Talented artist goes into hiding: Molly Norris & “Everybody Draw Mohammed Day”

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No more Molly

It’s official.

An hour ago, the Seattle Weekly announced:  “You may have noticed that Molly Norris‘ comic is not in the paper this week. That’s because there is no more Molly.”

The talented cartoonist who launched the “Everybody Draw Mohammed Day” on Facebook, and then regretted and withdrew her proposal, has nevertheless had to go into hiding – moving, changing her name, washing out her identity – at the suggestion of the FBI. It’s just like the witness protection program. The government, however, will not be picking up the tab.  She will.

Norris viewed the situation with characteristic humor: “When FBI agents, on a recent visit, instructed her to always keep watch for anyone following her, she responded, ‘Well, at least it’ll keep me from being so self-involved!'”

She joins a growing class of writers, filmmakers, cartoonists, political activists, beginning with Salman Rushdie in 1989 who must be guarded 24/7.  As Paul Berman wrote in The Flight of the Intellectuals:

“And so, Salman Rushdie has metastisized into an entire social class. … who survive only because of bodyguards and police investigations and because of their own precautions. This is unprecedented in Western Europe since the fall of the Axis.  Fear — mortal fear, the fear of getting murdered by fanatics in the grip of a bizarre ideology — has become, for a significant number of intellectuals and artists, a simple fact of modern life.”

Murdered: Theo van Gogh

We’ve written before about Molly, and also urged people to sign the petition backed by cartoonists Oliphant and Garry Trudeau.

Almost more troubling than the announcement is the American reaction — in particular, the youngsters who seem to feel it is incumbent upon us to avoid expressing opinions that distress others, and that Norris herself is at fault for the fatwa that has been brought upon her.  (Yes, yes, I know.  It’s not technically a fatwa.  I don’t care.)  At some point, to have any kind of character at all, one has to decide not to be a coward.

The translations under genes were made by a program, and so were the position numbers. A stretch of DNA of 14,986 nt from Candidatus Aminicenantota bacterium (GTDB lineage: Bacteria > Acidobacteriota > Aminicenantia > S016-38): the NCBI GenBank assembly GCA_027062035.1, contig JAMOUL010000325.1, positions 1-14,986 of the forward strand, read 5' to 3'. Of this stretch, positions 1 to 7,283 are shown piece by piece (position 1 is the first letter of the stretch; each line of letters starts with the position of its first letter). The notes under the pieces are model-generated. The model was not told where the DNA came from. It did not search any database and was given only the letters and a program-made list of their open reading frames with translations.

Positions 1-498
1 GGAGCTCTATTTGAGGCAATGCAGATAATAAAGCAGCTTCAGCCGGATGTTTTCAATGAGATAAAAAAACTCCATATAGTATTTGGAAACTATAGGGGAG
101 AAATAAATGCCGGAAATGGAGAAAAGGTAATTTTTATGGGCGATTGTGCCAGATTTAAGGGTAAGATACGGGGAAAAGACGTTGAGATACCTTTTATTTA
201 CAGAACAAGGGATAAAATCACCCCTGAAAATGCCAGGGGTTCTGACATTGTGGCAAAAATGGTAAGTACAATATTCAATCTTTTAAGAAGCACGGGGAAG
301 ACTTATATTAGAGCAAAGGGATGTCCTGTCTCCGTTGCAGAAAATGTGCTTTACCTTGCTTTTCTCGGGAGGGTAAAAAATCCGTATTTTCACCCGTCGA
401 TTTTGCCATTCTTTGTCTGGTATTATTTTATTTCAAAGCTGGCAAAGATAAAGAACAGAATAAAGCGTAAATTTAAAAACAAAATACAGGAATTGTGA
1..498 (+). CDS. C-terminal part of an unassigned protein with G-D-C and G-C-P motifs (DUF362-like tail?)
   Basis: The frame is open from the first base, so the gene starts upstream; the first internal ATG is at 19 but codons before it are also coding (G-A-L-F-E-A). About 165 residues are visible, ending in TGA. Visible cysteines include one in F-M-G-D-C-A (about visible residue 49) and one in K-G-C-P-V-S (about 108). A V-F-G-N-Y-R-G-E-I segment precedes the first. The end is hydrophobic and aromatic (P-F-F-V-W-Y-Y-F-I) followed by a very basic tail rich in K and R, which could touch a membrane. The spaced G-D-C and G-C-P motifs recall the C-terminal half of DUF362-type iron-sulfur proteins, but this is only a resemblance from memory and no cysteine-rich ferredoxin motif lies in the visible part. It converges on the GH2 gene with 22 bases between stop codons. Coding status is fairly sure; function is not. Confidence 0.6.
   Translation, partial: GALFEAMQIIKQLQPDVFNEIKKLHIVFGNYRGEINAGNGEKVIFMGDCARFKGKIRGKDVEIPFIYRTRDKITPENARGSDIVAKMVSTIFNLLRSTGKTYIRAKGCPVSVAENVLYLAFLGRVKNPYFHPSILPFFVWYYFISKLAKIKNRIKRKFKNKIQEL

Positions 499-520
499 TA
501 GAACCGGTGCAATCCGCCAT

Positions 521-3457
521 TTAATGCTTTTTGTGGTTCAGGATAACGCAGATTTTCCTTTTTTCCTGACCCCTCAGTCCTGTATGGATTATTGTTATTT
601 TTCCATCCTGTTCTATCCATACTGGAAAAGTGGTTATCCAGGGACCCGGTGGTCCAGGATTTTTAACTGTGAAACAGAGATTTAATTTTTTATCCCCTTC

The last time I suggested at a gathering that maybe it was time to reintroduce some old-fashioned First Amendment values into our educational system, I was attending a dinner party with liberal academics.  They acted almost as if I’d burped at the table. Isn’t that a Sarah Palin kind of thing?

Maybe. But I remember the day when it was a left-wing kind of thing, and I spent a portion of my university years signing letters for Amnesty International, and working in London for Michael Scammell‘s Index on Censorship.

God knows I hear enough offensive things towards my own values, beliefs, religion, etc. – and on a daily basis, too. But freedom of speech begins at the point where you offend me.  Otherwise it has no meaning at all.


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4 Responses to “Talented artist goes into hiding: Molly Norris & “Everybody Draw Mohammed Day””

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  3. Quid plura? | "Na na na na na na, make my mind up for me..." Says:

    […] my cartoonist years seemed all the more idyllic when I read this morning, with horror and nausea, that Molly Norris of the Seattle Weekly has ceased to exist: The talented cartoonist who launched the “Everybody Draw Mohammed Day” on Facebook, and then […]

  4. Cynthia Haven Says:

    More on this guy’s p.o.v. in today’s post…

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